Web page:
Sorry!! The article you are trying to read is not available now.
Thank you very much;
you're only a step away from
downloading your reports.

Betting on the Temps

By

Temporary help will help companies get through this jobless recovery.

PrintPRINT
The Federal Reserve warns that unemployment will remain high for the next few years because the economic recovery won't be strong enough to support significant hiring of full-time workers.

The nation's jobless rate hit 10.2% in October, only the second time since the end of World War II that the rate has reached double digits.

This, obviously, is bad news for the economy. Persistent unemployment, or fear of job loss, will likely keep consumers from spending, which will in turn stifle the recovery because consumer spending totals about two-thirds of gross domestic product. (See also Six Ways We're Stifling the Unemployed)

The US Bureau of Labor Statistics says the number of temporary workers increased by 34,000 in October, the largest gain in two years. This creates a long-term opportunity for investors: temporary employment firms, including Kelly Services (KELYA), Manpower (MAN), Robert Half (RHI), TrueBlue (TBI), and Adecco (AHEXY).

Even before the recession started, the government expected this sector to experience growth.

"The employment services industry, comprising employment placement agencies, temporary help services, and professional employer organizations, is projected to have one of the largest employment increases (between 2006 and 2016)," the US Bureau of Labor Statistics said in a 2007 report. "This industry is expected to add 691,500 jobs and reach an employment level of 4.3 million by 2016."

Researchers spotted the trend after the last recession, which was followed by a jobless recovery, much like the one many economists believe we're currently experiencing. (See also The Decoder: Jobless Recovery)

"Instead of furloughing permanent workers, firms increasingly hire temporary help when they are busiest and then cut back when demand falls," analysts at the Federal Reserve wrote after the last jobless recovery in 2003. "Indeed, firms' use of temporary, or contract, employees to smooth labor needs has grown substantially. In January 1972, the personnel supply industry had only 214,000 jobs; in September 2000, jobs in the industry peaked at 3,965,000. All else equal, this approach yields a smaller permanent workforce, more temporary workers, and more permanent layoffs."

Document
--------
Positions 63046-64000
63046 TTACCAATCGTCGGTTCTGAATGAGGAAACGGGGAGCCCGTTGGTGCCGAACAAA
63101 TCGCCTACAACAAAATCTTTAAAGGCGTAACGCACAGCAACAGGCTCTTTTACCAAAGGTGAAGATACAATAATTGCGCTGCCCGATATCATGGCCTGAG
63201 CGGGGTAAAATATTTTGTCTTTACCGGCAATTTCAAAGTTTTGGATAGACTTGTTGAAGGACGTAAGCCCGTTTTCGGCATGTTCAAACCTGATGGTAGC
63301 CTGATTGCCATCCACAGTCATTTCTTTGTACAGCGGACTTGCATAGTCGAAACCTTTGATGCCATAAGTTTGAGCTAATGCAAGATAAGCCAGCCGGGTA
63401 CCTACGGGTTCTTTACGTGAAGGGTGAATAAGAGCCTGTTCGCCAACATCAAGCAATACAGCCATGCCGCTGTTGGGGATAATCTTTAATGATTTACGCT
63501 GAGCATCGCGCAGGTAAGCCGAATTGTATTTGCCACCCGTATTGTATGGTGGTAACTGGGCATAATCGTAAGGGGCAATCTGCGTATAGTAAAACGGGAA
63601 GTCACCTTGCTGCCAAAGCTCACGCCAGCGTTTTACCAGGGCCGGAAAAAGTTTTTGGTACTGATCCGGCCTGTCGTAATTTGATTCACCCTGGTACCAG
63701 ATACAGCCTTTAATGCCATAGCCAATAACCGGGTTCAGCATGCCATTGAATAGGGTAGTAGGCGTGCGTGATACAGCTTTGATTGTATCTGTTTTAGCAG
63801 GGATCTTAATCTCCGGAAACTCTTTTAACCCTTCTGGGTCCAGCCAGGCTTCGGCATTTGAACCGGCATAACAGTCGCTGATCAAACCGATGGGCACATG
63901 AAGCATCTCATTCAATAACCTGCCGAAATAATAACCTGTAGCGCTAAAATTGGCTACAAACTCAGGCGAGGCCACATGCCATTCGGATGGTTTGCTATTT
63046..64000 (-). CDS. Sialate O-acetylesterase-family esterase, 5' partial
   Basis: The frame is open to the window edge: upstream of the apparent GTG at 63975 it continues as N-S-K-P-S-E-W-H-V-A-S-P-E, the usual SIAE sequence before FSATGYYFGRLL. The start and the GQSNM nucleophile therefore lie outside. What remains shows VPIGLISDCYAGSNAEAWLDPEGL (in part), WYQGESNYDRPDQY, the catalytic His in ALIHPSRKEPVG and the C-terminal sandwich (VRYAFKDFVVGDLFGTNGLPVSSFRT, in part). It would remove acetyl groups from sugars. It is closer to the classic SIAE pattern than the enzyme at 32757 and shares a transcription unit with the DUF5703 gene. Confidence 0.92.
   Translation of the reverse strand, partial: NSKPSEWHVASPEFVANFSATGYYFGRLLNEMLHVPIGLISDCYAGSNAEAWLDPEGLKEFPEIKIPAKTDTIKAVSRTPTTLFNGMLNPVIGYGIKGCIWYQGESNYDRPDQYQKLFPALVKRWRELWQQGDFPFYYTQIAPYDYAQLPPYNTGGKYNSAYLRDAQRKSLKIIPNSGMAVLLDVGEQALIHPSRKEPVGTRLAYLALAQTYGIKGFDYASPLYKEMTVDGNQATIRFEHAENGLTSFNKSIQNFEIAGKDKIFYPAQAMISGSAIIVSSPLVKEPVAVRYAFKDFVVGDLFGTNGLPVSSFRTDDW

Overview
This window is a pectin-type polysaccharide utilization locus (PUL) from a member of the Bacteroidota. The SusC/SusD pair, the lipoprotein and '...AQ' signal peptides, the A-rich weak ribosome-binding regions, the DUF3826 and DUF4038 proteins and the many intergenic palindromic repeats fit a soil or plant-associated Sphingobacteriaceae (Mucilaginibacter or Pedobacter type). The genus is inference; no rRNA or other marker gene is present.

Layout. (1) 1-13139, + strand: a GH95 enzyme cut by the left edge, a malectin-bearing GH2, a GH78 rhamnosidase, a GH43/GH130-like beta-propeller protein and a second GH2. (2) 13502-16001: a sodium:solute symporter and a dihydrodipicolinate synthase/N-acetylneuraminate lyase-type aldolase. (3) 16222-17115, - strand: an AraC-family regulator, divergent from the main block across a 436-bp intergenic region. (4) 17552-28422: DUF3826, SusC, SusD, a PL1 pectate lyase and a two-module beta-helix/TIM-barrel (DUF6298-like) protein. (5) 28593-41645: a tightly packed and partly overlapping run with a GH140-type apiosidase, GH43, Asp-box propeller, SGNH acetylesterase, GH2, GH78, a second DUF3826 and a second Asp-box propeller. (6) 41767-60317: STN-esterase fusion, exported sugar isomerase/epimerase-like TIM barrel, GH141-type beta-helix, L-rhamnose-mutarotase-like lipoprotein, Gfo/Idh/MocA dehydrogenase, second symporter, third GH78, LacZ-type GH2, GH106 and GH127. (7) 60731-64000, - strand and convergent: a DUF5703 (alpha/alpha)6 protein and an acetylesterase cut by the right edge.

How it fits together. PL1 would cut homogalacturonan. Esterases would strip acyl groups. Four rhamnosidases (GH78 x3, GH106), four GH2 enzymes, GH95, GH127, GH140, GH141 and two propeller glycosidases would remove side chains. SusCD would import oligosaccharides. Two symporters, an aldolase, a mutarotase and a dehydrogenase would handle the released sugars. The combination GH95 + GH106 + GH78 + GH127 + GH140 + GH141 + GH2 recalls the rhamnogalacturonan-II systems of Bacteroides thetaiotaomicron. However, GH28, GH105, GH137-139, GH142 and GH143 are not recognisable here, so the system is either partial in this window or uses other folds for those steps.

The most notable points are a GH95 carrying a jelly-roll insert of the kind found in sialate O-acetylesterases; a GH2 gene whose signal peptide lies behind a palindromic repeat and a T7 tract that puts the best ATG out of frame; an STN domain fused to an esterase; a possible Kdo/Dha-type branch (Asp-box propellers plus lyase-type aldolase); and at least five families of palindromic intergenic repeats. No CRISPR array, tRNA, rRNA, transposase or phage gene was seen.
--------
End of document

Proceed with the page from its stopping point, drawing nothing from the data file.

The increased reliance on temporary workers hasn't yet generated steady profits for temporary job placement agencies, but that may be because it's still early in the cycle.

That hasn't deterred investors. Manpower's stock is up about 90% this year, although the shares lost 0.2% to $50.75 each in mid-day trading Wednesday. Excluding charges, the company said third-quarter earnings were $20.5 million, or $0.26 a share. Revenue totaled $4.2 billion, a decline of about 26% from the same period a year ago. Repayment of debt and goodwill charges resulted in a loss of $0.64 a share.
< Previous
No positions in stocks mentioned.
The information on this website solely reflects the analysis of or opinion about the performance of securities and financial markets by the writers whose articles appear on the site. The views expressed by the writers are not necessarily the views of Minyanville Media, Inc. or members of its management. Nothing contained on the website is intended to constitute a recommendation or advice addressed to an individual investor or category of investors to purchase, sell or hold any security, or to take any action with respect to the prospective movement of the securities markets or to solicit the purchase or sale of any security. Any investment decisions must be made by the reader either individually or in consultation with his or her investment professional. Minyanville writers and staff may trade or hold positions in securities that are discussed in articles appearing on the website. Writers of articles are required to disclose whether they have a position in any stock or fund discussed in an article, but are not permitted to disclose the size or direction of the position. Nothing on this website is intended to solicit business of any kind for a writer's business or fund. Minyanville management and staff as well as contributing writers will not respond to emails or other communications requesting investment advice.

Copyright 2011 Minyanville Media, Inc. All Rights Reserved.
PrintPRINT
 
Featured Videos

WHAT'S POPULAR IN THE VILLE